A Look Inside Iran's Regime Driven By Nuclear Ambitions

They warned him not to talk. When Maziar Bahari was finally freed after 118 days in an Iranian prison on phony espionage charges, he was instructed never to speak of what had happened in jail. If he told his story, his interrogator said, he would be hunted down. "We can put people in a bag no matter where in the world they are," the interrogator said. "No one can escape from us."

This week's cover is Maziar's declaration of independence from the threats of a regime that imprisoned and tortured him for months. As you would expect, it is a compelling narrative, told by a skilled journalist and filmmaker. But it is something else as well: a rare glimpse inside the mind and motives of a regime riven with internal rivalries and driven by nuclear ambitions.

The revelations—of paranoia, irrationality, insecurity, pride, and fury—are unsettling. Diplomacy and security depend on having rational actors in positions of power. Maziar's experience suggests that there are rising elements of the regime in Tehran, chiefly the Revolutionary Guards, guided by a warped theocratic and self-serving world view.

There is a lesson in Maziar's courage. It is a perennial one: that speaking truth to totalitarians is crucial if freedom is to prevail against regimes that depend on repression and terror to survive. Let there be no doubt: Iran is currently governed by just such a regime. Maziar was arrested for allegedly being a spy for Western intelligence services that included, he was told, NEWSWEEK. "As you know, in espionage cases, unlike other legal procedures, you are guilty until proven innocent," he was told. Maziar remembers his mouth going dry with hopelessness. "It will take between four and six years to investigate your case to see whether you are guilty or innocent," the interrogator continued. "At the end of that period, if you're innocent of course we will apologize and set you free."

President Obama understands the complexities we face in Iran, and Maziar's account provides fresh evidence for an observation of the president's from last week. Asked in Asia about the difficulties of opening negotiations with Iran over its nuclear program, Obama told reporters, "We've seen indications that for internal political reasons or perhaps because they are stuck in some of their own rhetoric, they are unable to get to 'yes.' As a consequence, we have begun discussion with our international partners about the importance of having consequences."

Maziar lived with the physical and psychological manifestations of that Iranian rhetoric. Beaten and endlessly interrogated about his supposed role in fomenting the demonstrations and near revolution that followed the regime's declaration of overwhelming electoral victory in June, Maziar found himself in the grip of a faction—the Revolutionary Guards—whose circular logic and brutality raise questions about whether the regime can keep such hardliners in check. "I don't think Iran will target Israel or American troops the day after it builds the bomb," says Maziar. "But a bomb will assure them that there won't be any serious outside pressure on them, so the Guards will step up their crackdown inside Iran and try to expand their influence abroad."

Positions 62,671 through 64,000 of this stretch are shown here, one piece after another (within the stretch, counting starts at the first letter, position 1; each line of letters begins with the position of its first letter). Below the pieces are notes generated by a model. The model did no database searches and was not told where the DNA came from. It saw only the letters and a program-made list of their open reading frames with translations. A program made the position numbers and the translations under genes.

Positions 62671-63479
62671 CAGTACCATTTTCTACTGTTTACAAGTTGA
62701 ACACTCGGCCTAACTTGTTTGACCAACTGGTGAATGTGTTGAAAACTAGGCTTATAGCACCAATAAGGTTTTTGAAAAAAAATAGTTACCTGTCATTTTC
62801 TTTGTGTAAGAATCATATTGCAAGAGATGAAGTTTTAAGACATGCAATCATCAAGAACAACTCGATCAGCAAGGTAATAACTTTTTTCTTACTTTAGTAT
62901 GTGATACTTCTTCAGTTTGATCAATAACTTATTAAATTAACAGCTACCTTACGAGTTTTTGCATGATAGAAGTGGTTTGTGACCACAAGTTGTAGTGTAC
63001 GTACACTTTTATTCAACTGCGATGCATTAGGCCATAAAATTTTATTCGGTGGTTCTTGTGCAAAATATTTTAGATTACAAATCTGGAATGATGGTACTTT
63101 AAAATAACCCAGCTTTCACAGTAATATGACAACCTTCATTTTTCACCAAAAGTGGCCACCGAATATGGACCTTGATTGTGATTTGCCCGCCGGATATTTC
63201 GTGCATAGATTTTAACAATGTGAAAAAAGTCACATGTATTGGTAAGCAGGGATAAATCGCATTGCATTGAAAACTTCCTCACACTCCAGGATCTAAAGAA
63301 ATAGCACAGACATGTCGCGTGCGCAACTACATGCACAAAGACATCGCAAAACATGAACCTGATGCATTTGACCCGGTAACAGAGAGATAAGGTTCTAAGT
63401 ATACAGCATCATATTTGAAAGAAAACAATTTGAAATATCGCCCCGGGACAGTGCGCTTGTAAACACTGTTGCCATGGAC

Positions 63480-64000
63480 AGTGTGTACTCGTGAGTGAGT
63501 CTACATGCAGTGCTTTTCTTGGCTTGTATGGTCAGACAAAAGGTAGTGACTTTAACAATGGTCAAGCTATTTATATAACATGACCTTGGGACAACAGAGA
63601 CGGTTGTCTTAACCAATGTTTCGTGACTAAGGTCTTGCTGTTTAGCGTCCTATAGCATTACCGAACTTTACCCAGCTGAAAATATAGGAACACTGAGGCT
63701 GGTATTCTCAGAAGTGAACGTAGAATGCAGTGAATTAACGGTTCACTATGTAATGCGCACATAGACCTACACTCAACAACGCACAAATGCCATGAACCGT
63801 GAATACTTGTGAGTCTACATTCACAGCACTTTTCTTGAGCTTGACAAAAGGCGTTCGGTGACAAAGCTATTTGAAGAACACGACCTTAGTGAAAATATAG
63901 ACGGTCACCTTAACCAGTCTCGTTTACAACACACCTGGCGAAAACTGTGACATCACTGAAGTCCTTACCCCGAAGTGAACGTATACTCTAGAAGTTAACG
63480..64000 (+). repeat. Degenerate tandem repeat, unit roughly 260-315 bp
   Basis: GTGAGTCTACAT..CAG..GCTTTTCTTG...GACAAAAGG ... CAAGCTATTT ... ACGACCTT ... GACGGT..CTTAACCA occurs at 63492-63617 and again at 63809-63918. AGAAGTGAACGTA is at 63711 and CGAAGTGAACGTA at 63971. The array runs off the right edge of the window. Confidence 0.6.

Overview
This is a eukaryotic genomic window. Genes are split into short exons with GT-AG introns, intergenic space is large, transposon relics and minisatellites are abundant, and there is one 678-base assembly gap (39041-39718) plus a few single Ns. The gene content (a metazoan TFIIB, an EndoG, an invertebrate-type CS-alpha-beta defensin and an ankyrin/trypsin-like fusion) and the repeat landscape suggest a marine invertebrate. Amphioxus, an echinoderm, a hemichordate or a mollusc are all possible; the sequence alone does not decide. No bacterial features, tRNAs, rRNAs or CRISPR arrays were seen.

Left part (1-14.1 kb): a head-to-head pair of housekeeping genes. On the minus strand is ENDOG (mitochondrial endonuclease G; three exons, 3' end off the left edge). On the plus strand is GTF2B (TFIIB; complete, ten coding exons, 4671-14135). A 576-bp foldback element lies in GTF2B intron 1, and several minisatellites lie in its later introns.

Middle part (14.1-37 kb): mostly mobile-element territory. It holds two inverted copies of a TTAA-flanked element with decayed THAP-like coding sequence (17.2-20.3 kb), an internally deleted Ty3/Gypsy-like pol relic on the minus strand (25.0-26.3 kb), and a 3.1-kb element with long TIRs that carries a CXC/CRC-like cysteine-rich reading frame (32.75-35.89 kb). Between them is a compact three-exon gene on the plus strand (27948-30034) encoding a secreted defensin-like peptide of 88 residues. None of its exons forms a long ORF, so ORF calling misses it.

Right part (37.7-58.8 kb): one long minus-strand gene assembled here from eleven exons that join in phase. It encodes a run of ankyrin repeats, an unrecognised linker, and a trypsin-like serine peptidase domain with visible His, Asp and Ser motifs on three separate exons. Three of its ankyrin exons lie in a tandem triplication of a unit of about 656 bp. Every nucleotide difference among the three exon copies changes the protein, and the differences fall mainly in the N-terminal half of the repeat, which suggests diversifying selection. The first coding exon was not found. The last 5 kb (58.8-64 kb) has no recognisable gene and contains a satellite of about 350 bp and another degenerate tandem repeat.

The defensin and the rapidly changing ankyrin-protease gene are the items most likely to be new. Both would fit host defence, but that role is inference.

Given what he heard in prison, that seems a reasonable speculation. There is, for instance, clearly no lack of grandiosity on the part of the hardliners. "We will make this region a graveyard for Americans," Maziar's interrogator told him. "It doesn't matter if they want to fight us through the media and people like you, or send their planes and tanks to attack us. We will win the war." The "war" in his mind seems to be an imaginary one in which the enemies of Iran, chiefly the United States, seek to destroy the regime, a conflict in which the media (and this is where Maziar's captivity fits into the conspiracy theory) serve as an ancillary force in the attack on the "holy government of the Islamic Republic." The interrogator's ambitions were expansive, his talk big. "We have people all around the world who are prepared to be martyrs for our revolution and our Leader," he said. "We have allies all over the region. Hizbullah and Hamas are just two of them."

So what to do? The administration is on the right course: try to talk, but be ready and willing to punish the regime with sanctions if the talks turn out to resemble Maziar's communications with his captors more than substantive conversations between responsible nations.

For a man who has every reason to feel embittered and hawkish, Maziar has maintained a remarkably nuanced view of the issues at hand. "There are still some rational people within the regime," he says. "The United States should do everything it can to help those players in their struggle against the extremists." To get a sense of the depth of the struggle and its stakes, read Maziar's piece—and then imagine his captors with nuclear weapons.

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